The decision on how this public and private funding is allocated to each of our Olympic and Paralympic sports, and the accompanying support systems, is a matter for UK Sport. Through their success in Beijing, UK Sport has demonstrated its expertise in delivering results through carefully targeted funding.
This record level of investment over the London cycle allows UK Sport to give national governing bodies the certainty they have requested across the full Olympic and Paralympic cycle. In return for this enhanced public funding package all governing bodies are being asked to participate fully in the Medal Hopes scheme.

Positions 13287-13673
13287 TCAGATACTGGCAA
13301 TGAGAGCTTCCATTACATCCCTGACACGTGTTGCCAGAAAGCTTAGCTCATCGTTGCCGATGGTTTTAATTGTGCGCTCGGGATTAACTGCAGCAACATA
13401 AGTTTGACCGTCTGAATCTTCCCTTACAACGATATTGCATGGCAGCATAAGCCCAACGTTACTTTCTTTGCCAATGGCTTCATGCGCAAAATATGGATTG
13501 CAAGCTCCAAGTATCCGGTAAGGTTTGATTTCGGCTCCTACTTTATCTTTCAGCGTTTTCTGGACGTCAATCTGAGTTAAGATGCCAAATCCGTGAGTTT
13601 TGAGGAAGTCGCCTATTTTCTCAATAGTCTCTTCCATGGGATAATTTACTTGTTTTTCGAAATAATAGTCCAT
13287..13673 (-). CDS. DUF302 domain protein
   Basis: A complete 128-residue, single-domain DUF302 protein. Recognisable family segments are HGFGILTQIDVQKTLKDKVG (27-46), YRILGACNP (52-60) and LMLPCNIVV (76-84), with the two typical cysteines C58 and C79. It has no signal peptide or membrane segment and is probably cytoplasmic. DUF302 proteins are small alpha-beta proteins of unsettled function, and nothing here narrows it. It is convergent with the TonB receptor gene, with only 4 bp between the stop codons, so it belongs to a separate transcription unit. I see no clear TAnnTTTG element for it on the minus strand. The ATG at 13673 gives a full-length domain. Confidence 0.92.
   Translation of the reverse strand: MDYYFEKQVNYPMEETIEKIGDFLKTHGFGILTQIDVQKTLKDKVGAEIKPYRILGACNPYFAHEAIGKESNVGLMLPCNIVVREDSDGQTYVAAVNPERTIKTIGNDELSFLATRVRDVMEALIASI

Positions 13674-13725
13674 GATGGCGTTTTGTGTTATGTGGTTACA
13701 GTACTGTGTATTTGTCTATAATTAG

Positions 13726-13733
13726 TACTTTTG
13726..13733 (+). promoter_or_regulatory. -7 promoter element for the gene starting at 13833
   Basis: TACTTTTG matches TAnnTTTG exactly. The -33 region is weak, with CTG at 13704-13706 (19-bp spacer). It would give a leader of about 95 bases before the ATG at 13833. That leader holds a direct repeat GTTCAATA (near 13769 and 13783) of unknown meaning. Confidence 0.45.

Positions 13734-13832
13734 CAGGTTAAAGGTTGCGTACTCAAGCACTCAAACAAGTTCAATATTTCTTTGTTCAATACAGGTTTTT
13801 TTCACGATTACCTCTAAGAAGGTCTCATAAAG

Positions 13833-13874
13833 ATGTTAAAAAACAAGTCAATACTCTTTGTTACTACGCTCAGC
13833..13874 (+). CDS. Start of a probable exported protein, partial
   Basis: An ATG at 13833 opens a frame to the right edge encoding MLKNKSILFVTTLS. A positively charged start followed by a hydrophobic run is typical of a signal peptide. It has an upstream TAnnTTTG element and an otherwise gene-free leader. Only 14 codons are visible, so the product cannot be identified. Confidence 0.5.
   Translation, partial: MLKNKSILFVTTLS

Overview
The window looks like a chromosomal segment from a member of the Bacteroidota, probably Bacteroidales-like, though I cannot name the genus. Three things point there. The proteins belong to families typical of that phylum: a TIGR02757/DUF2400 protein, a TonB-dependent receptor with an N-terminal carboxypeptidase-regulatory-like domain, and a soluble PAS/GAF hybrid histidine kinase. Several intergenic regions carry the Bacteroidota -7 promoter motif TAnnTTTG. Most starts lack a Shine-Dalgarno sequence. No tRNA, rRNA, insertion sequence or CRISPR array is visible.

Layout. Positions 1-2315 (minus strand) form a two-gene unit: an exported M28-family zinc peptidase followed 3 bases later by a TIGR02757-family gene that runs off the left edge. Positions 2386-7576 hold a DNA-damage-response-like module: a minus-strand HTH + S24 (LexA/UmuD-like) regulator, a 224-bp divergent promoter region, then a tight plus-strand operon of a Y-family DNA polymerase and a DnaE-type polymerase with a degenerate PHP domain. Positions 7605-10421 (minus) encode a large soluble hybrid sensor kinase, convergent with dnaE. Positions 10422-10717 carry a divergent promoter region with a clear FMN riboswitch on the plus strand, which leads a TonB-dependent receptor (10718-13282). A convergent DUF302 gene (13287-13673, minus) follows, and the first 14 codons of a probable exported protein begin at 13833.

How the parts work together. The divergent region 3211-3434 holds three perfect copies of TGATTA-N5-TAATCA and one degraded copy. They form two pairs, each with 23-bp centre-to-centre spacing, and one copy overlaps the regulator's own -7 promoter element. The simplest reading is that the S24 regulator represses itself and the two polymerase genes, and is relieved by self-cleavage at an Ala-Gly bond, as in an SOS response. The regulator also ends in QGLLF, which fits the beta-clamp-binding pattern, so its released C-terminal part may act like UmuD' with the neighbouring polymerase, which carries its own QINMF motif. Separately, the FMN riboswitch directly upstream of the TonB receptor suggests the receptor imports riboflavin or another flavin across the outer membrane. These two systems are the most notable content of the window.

UK Sport have confirmed that this funding package enables it to set a target to attain fourth place in the Olympic Games, and second place in the Paralympic Games in 2012aiming to win more medals in more sports than in Beijing.
For those sports that have not yet been given funding allocations by UK Sport, we will be working with them and our partners to put in place plans to support their development until private funds come on stream. I will be meeting with the national governing bodies of these sports and our partners before their funding allocations are made in January 2009.